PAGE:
I actually liked Warbreaker though, not so much for lush fantastic prose, because it doesn’t really have that, but for working with fantasy religions that characters actually seemed to believe and interact with in different human ways. Also it being a standalone novel was a huge plus in its favor.

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(Had a bit of a connection issue, so apologies if I double-post this.)

Sanderson’s work is often a little too left-brained for my taste, but I see the appeal. He reminds me a lot of L.E. Modesitt.

Re: Rothfuss. He’s usually good for tone or two really well done fuckyeahs per book, but otherwise I think he’s a little overrated. His first book showed a ton of potential, but the second had some serious pacing and structural problems.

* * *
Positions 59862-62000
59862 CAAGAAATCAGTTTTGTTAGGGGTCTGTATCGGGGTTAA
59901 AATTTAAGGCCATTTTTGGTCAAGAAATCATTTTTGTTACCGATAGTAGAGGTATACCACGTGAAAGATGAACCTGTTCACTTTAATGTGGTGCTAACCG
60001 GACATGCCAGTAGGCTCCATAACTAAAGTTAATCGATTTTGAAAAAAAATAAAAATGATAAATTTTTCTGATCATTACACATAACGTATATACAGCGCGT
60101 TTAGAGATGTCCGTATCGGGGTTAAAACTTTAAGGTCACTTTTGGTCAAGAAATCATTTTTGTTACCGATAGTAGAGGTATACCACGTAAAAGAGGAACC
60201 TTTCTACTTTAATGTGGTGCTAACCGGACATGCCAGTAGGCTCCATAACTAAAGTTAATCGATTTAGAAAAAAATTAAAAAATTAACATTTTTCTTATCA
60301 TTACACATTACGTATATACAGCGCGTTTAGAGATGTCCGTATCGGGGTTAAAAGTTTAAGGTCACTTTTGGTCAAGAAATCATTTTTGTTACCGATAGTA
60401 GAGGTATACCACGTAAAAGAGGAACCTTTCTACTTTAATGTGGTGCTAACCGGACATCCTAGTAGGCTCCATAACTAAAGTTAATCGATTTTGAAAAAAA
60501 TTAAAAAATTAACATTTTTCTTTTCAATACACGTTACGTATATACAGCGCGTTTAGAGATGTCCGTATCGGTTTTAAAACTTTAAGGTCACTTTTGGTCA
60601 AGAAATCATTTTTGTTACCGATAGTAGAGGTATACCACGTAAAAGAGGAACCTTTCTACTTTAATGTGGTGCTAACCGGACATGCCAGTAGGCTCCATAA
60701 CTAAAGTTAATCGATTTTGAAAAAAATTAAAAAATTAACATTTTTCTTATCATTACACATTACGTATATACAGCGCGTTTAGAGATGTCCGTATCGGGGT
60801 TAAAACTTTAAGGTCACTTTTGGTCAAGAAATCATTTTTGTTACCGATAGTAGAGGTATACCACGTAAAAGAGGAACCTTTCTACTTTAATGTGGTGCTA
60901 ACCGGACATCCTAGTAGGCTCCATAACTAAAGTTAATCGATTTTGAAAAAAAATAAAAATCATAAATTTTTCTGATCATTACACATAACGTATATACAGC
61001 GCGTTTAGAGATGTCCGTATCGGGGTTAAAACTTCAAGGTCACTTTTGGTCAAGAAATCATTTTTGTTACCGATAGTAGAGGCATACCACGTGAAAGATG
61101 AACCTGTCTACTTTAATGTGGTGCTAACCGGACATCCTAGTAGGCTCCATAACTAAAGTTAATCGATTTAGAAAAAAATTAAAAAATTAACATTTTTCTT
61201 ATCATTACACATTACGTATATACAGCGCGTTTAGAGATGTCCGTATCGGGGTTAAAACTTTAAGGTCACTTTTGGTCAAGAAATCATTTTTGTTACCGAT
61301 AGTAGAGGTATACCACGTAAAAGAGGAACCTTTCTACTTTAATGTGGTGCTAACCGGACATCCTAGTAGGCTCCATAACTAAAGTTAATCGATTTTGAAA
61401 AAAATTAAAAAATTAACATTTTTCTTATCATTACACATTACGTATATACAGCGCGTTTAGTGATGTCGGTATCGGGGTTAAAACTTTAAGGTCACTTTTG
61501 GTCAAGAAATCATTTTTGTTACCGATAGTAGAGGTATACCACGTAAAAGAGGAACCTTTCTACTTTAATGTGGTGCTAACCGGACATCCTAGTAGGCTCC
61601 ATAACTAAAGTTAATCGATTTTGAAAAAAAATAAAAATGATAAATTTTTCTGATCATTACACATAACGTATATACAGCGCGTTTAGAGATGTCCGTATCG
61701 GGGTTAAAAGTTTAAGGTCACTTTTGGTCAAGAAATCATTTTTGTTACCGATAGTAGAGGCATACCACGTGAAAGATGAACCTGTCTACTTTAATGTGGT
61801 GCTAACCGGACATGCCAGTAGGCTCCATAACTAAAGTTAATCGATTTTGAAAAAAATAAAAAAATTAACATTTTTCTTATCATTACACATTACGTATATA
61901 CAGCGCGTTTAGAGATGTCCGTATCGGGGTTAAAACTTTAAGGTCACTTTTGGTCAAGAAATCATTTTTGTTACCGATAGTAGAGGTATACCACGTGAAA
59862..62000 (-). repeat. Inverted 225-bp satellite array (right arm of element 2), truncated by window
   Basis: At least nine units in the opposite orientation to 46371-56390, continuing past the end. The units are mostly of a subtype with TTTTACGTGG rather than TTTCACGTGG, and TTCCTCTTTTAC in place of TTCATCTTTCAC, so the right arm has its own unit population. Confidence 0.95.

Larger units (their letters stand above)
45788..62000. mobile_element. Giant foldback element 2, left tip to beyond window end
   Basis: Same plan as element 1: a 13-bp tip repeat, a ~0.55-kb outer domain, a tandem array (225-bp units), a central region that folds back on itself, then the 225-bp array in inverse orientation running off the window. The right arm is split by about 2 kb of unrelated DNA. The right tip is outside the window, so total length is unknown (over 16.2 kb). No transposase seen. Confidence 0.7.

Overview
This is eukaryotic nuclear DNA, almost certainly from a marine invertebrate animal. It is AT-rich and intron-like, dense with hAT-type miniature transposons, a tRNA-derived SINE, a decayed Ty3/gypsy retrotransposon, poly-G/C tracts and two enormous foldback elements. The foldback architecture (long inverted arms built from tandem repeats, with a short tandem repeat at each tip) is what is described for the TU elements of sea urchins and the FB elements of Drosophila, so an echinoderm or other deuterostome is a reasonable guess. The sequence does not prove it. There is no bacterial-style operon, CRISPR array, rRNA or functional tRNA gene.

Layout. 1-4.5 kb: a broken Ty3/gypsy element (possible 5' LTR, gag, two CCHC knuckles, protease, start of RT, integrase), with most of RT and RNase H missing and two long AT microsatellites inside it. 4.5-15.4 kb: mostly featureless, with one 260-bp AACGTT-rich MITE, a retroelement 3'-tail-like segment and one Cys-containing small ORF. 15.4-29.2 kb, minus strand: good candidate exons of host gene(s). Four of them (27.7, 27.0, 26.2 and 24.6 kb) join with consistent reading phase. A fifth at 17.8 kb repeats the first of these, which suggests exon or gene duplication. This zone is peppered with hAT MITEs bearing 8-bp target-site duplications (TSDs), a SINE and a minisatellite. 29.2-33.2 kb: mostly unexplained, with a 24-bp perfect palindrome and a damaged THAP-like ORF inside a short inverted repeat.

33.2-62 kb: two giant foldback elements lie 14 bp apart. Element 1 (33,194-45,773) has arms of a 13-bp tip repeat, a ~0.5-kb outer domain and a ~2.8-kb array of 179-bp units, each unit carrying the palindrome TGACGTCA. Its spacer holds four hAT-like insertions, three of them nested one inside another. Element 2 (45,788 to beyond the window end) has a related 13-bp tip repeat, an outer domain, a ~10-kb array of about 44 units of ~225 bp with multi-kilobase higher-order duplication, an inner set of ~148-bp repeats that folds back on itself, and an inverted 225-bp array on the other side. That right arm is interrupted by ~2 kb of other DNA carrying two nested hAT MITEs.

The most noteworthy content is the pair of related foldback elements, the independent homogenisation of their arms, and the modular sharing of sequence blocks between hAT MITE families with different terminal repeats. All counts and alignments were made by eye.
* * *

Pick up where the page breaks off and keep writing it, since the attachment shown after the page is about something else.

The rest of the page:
Also, a GGK mini-series would be awesome. Fionavar would be the best, but it’d be pretty great to see The Lions of al-Rassan get that treatment, too.

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MGK — Re: Guy Gavriel Kay.

Agree with everything else that’s been said about him.

That he helped Christopher Tolkien — was picked by edit The Silmarilion, imperfect as it is — and then went to do The Fionavar Tapestry is something of a fuckyeah moment in itself.

Somewhere in Lucien’s library is a Fionavar Tapestry omnibus with Martin Springett’s original covers as a huge fold-out dustjacket, and I want it, damn it! :D

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Forgot to add — BMV represent! ;)

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Read Chris Buckley’s other stuff. They all hold up to Thank You for Smoking.

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Correction: the second (or third) paragraph of my first post should have read:

That he helped Christopher Tolkien — was picked by him — to edit The Silmarilion, imperfect as it is, and then went to do The Fionavar Tapestry is something of a fuckyeah moment in itself.”

Sorry about that.

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mygif